"... In PAGE 20: ...presence of permanent/intermittent faults significantly diminishes the probability of executing the second phase for this strategy. Table4 shows the behaviour of SCP and 2+1 with respect to the identification of faulty processors in the present case. Numbers in Table 4 are smaller than the corresponding ones in Table 3 because of the smaller number of faulty processors now present in the system.... In PAGE 20: ... Table 4 shows the behaviour of SCP and 2+1 with respect to the identification of faulty processors in the present case. Numbers in Table4 are smaller than the corresponding ones in Table 3 because of the smaller number of faulty processors now present in the system. However, the same comment as in Table... ..."

### Table 1. Eigenvalues: Normal State vs. Faulty States.

"... In PAGE 5: ... The normal state of operation is modi ed by a linear trend added over the entire pro le from which ten snap- shots are collected, introducing a nonstationary pattern (Faulty State 4). Simulation Results Table1 presents the eigenvalues (Equation 2) for the normal state of operation, the set of simulations with sta- tionary changes, and the set of simulations with nonstation- ary changes over the snapshots. Note that the eigenvalues correspond to the mean-squared value of the coe cient vec- tors.... In PAGE 5: ... A change in the severity of a particular pattern can be indicated by a corresponding change in the signi cance of the eigenvalues. The signif- icance of the resulting eigenvalues in Table1 will be dis- cussed in the following subsections. Notice that the eigen- values are always listed in a descending order.... In PAGE 6: ...the multi-component signal is decomposed into 4 signi cant eigenvalues, shown in Table1 , summing to 98% of the total energy in the signal. The rst two eigenvalues (#1,#2) cor- respond to low-frequency sinusoidal eigenpro les, while the next two eigenvalues (#3,#4) correspond to high-frequency sinusoidal eigenpro les.... In PAGE 6: ... They can be used to determine whether changes in the am- plitude of one of the sinusoidal components of the multi- component signal can be detected with the KL transform. The eigenvalues from faulty states 1a and 1b, compared to the normal state, are shown in Table1 . As in the case of the normal state of operation, for faulty states 1a and 1b, we obtain 4 principal eigenvalues and eigenpro les.... In PAGE 6: ... As in the case of the normal state of operation, for faulty states 1a and 1b, we obtain 4 principal eigenvalues and eigenpro les. When we increase the magnitude of the high-frequency component of the input signal, we notice that the eigenvalues correspond- ing to the high-frequency component increase in magnitude (Eigenvalues #1 and #2, Faulty 1a and 1b, Table1 ), com- pared to the corresponding eigenvalues in the normal state of operation (Eigenvalues #3 and #4, Normal, Table 1). Notice that the magnitude of the eigenvalues for Faulty states 1a and 1b re ect the increase in the magnitude of the high-frequency sinusoidal component.... In PAGE 6: ... Notice that the magnitude of the eigenvalues for Faulty states 1a and 1b re ect the increase in the magnitude of the high-frequency sinusoidal component. The eigenvalues corresponding to the low-frequency component (Eigenval- ues #3 and #4, Faulty 1a and 1b, Table1 ) remain ap- 6 Copyright c... In PAGE 7: ... In the simulations, the rst ten snapshots in- dicate normal status, while the next ten snapshots indicate an o set change. As shown in Table1 , this fault manifests itself as an added principal eigenpro le, with a relatively large eigen- value (Eigenvalue #1); the remaining eigenvalues are ap- proximately the same as the normal state of operation (Eigenvalues #2 and #3 in the faulty state 2 compare to eigenvalues #1 and #2 in the normal state, etc.).... ..."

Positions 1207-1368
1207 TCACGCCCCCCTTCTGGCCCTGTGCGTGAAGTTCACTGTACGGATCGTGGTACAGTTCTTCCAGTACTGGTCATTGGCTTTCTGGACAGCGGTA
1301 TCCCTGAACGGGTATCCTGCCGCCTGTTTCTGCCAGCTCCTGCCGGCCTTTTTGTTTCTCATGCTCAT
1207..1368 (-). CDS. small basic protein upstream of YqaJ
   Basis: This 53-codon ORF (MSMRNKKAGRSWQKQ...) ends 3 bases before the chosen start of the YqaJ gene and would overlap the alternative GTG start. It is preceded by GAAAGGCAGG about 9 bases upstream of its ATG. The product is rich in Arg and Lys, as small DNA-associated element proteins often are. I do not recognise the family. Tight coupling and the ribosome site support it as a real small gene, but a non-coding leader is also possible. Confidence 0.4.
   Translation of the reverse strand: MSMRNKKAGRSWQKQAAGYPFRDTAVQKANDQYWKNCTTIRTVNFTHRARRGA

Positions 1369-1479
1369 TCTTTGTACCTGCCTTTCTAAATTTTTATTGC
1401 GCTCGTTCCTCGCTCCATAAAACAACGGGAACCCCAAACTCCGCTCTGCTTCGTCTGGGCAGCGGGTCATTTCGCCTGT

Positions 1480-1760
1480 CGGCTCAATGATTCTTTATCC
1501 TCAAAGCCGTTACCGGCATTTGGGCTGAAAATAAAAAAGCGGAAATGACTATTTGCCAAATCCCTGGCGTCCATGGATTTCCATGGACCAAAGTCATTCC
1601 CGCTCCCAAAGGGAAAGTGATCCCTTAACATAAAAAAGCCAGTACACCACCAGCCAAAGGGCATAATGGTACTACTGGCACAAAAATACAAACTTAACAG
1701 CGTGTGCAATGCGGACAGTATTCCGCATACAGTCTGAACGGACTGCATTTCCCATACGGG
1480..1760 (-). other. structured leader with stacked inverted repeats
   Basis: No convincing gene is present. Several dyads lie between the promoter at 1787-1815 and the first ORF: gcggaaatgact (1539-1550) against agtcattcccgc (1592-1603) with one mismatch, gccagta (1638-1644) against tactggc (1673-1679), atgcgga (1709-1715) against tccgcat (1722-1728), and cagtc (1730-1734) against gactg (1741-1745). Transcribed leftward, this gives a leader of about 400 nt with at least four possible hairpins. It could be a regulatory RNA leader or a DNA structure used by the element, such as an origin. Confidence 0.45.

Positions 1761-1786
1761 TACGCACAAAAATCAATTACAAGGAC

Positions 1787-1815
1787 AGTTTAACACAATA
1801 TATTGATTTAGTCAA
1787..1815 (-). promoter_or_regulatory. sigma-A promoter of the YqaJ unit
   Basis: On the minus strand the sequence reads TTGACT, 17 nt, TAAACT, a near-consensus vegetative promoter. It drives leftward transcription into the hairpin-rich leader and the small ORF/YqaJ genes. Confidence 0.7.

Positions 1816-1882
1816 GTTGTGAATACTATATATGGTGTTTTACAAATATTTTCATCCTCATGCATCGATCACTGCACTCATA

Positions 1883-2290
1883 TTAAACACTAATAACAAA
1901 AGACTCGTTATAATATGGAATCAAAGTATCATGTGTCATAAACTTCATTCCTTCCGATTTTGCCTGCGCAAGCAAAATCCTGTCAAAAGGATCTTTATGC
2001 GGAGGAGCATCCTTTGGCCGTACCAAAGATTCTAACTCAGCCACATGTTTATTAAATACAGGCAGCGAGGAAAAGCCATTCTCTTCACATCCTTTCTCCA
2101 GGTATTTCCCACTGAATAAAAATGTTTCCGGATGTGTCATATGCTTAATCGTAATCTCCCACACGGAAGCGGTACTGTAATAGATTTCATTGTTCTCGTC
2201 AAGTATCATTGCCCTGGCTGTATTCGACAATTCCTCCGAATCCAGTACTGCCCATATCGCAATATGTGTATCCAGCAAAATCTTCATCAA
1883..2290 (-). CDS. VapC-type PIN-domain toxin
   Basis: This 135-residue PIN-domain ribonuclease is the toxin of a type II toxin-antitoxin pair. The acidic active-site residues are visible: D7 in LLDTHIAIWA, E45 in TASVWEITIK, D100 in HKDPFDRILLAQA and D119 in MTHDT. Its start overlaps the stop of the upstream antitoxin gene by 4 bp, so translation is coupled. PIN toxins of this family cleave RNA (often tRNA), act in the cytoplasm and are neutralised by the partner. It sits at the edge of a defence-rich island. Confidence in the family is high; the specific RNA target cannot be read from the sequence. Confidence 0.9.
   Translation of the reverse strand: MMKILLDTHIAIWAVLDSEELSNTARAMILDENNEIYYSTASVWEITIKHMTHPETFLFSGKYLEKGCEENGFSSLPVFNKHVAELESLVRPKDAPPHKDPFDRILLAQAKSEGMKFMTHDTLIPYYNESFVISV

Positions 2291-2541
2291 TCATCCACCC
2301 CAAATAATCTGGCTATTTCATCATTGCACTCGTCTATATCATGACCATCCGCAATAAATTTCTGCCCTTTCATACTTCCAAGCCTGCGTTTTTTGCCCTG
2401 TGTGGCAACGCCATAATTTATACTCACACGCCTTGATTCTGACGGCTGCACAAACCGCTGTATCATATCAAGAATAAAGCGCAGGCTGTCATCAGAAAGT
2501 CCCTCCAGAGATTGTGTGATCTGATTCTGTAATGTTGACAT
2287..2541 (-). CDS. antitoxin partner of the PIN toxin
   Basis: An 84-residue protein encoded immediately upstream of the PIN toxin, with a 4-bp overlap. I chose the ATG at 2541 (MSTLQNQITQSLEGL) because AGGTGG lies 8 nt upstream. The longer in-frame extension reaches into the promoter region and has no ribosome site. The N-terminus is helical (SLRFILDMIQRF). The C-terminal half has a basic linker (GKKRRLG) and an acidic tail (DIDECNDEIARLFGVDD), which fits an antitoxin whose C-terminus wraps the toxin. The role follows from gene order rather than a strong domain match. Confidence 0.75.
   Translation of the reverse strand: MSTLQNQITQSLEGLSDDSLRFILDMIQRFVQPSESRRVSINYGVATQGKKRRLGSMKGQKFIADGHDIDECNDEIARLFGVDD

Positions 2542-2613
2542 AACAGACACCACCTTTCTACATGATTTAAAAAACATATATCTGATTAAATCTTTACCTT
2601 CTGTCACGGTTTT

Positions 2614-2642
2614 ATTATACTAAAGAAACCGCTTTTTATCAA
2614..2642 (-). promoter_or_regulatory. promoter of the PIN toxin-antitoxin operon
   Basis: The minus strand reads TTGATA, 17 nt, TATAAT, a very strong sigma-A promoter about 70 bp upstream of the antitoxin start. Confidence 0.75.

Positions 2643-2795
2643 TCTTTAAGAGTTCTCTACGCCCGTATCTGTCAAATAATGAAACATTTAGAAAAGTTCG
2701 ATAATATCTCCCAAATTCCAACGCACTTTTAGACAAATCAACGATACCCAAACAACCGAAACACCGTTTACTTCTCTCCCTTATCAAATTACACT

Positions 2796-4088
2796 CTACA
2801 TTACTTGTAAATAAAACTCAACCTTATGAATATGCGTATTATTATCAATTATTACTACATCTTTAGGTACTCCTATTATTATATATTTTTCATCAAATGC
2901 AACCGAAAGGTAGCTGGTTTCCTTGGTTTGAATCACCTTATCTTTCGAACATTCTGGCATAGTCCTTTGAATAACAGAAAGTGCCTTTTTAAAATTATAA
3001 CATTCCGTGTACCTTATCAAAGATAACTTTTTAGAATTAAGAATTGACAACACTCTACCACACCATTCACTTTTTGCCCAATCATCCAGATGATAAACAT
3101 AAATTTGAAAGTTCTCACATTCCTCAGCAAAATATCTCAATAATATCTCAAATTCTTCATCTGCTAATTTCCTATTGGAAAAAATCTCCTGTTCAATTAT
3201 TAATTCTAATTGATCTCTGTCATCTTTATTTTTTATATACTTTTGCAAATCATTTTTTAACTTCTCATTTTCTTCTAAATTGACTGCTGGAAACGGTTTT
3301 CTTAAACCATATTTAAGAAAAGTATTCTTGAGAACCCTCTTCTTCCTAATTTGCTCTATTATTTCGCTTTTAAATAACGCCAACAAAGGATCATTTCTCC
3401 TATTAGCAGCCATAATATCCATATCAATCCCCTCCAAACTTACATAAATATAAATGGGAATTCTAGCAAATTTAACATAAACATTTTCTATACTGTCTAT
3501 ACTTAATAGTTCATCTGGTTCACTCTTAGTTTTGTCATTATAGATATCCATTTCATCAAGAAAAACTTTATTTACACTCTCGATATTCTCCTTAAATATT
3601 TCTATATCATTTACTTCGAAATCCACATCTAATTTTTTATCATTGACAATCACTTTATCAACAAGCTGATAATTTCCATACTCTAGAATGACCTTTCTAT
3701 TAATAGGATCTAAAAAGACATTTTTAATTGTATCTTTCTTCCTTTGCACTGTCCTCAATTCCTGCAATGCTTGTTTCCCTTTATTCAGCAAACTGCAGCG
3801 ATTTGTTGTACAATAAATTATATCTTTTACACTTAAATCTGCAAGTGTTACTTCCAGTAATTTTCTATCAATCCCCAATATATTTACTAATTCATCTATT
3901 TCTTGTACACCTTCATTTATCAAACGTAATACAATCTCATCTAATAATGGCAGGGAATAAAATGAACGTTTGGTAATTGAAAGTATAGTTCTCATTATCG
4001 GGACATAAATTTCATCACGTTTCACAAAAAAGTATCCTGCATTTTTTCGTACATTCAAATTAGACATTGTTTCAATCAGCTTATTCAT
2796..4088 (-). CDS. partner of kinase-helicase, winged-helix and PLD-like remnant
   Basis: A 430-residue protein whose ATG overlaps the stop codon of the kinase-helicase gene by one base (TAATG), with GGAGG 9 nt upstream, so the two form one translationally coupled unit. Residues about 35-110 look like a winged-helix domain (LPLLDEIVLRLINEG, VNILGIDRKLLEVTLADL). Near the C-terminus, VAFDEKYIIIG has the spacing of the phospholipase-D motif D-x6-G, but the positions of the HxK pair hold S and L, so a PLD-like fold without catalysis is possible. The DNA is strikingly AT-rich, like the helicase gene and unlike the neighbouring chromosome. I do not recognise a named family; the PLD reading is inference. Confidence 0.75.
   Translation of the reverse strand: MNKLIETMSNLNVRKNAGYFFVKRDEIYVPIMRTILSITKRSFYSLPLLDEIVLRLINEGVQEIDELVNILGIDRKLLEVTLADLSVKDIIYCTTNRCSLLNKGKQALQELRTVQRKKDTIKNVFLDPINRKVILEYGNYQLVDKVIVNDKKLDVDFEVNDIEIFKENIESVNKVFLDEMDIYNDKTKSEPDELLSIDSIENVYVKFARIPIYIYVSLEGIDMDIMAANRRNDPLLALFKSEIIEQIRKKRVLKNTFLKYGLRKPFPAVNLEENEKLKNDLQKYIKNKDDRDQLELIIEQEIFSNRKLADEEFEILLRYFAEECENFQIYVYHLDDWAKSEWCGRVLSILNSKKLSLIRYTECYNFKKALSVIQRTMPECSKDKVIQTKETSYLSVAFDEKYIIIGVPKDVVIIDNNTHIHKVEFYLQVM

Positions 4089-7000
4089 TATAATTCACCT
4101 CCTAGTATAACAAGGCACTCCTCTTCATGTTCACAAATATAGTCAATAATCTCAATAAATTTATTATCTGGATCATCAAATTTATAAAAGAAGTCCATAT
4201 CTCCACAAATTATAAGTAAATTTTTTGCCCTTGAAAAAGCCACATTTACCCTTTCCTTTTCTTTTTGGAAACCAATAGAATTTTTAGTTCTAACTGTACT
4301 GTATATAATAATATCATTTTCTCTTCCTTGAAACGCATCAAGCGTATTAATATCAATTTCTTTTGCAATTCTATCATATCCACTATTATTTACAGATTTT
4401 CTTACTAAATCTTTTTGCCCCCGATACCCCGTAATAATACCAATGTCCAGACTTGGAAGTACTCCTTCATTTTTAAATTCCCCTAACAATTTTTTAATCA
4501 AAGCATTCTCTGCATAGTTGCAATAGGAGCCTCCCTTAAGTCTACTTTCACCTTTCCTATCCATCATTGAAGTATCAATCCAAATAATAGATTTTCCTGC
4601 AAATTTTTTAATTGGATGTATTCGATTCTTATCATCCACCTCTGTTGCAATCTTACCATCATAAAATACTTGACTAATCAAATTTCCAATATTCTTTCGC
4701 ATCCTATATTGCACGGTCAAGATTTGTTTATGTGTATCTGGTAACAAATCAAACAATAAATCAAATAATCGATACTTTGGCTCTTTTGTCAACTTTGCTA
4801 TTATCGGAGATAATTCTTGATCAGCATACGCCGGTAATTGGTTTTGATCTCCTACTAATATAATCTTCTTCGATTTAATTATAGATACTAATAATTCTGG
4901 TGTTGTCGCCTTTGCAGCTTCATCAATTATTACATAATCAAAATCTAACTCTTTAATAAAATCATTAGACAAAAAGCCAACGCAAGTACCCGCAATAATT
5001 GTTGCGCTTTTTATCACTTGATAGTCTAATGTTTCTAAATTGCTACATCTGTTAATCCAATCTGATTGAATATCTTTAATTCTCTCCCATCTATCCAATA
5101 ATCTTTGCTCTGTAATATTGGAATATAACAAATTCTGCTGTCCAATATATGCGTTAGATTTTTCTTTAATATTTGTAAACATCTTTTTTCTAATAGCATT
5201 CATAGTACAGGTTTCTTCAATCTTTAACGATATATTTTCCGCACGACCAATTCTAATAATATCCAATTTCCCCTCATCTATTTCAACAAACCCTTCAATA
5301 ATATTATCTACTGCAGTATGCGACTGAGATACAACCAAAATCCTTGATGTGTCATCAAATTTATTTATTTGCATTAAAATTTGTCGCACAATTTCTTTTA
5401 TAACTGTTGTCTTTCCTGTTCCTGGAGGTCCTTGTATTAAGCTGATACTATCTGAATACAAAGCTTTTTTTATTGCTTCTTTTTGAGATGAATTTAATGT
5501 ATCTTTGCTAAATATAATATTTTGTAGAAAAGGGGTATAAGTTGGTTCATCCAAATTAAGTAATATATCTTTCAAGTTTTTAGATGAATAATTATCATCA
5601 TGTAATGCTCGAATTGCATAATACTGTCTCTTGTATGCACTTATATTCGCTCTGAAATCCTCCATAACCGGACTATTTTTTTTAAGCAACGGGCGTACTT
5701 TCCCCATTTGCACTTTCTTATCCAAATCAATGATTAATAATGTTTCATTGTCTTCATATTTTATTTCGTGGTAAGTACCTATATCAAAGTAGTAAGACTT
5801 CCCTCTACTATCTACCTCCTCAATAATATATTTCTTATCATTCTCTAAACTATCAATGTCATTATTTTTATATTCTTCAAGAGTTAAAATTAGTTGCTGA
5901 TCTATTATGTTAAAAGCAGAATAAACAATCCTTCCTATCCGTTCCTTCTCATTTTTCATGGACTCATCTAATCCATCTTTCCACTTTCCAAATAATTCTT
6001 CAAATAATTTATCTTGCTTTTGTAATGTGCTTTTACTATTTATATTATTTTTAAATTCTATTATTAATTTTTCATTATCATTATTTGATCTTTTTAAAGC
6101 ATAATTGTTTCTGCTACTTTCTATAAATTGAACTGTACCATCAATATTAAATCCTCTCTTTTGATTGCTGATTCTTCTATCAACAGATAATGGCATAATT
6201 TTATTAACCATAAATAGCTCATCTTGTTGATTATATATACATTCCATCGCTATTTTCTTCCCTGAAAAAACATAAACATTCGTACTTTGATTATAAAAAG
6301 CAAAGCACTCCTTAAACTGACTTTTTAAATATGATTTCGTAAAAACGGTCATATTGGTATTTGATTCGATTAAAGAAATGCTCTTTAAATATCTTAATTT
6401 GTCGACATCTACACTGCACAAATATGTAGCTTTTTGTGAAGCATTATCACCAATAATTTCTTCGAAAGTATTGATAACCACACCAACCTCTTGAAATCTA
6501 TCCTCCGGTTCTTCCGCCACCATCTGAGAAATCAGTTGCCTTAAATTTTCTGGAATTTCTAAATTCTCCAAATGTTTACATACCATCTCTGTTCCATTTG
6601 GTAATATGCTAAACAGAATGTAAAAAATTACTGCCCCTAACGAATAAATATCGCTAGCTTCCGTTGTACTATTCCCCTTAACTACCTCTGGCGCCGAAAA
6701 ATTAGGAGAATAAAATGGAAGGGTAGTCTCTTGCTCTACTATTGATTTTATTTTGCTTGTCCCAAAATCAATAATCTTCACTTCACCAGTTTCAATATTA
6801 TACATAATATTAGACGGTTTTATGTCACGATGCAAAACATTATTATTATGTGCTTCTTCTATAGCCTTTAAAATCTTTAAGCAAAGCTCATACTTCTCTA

### Table 1, where Injected Faults is the number of injected SEUs, and Wrong Answer is the number of SEUs for which the faulty circuit produces outputs that differ from the fault-free one. During our experiments we adopted a workload composed of 100,000 randomly generated input stimuli.

"... In PAGE 5: ...Add8 15,000 14,587 1,352 30 Add16 15,000 14,598 1,692 41 Mul8 15,000 14,603 1,977 23 Table1 . Fault Injection results From these results we can observe that most of the in- jected faults provoke erroneous behaviors in the plain, un- hardened circuits.... ..."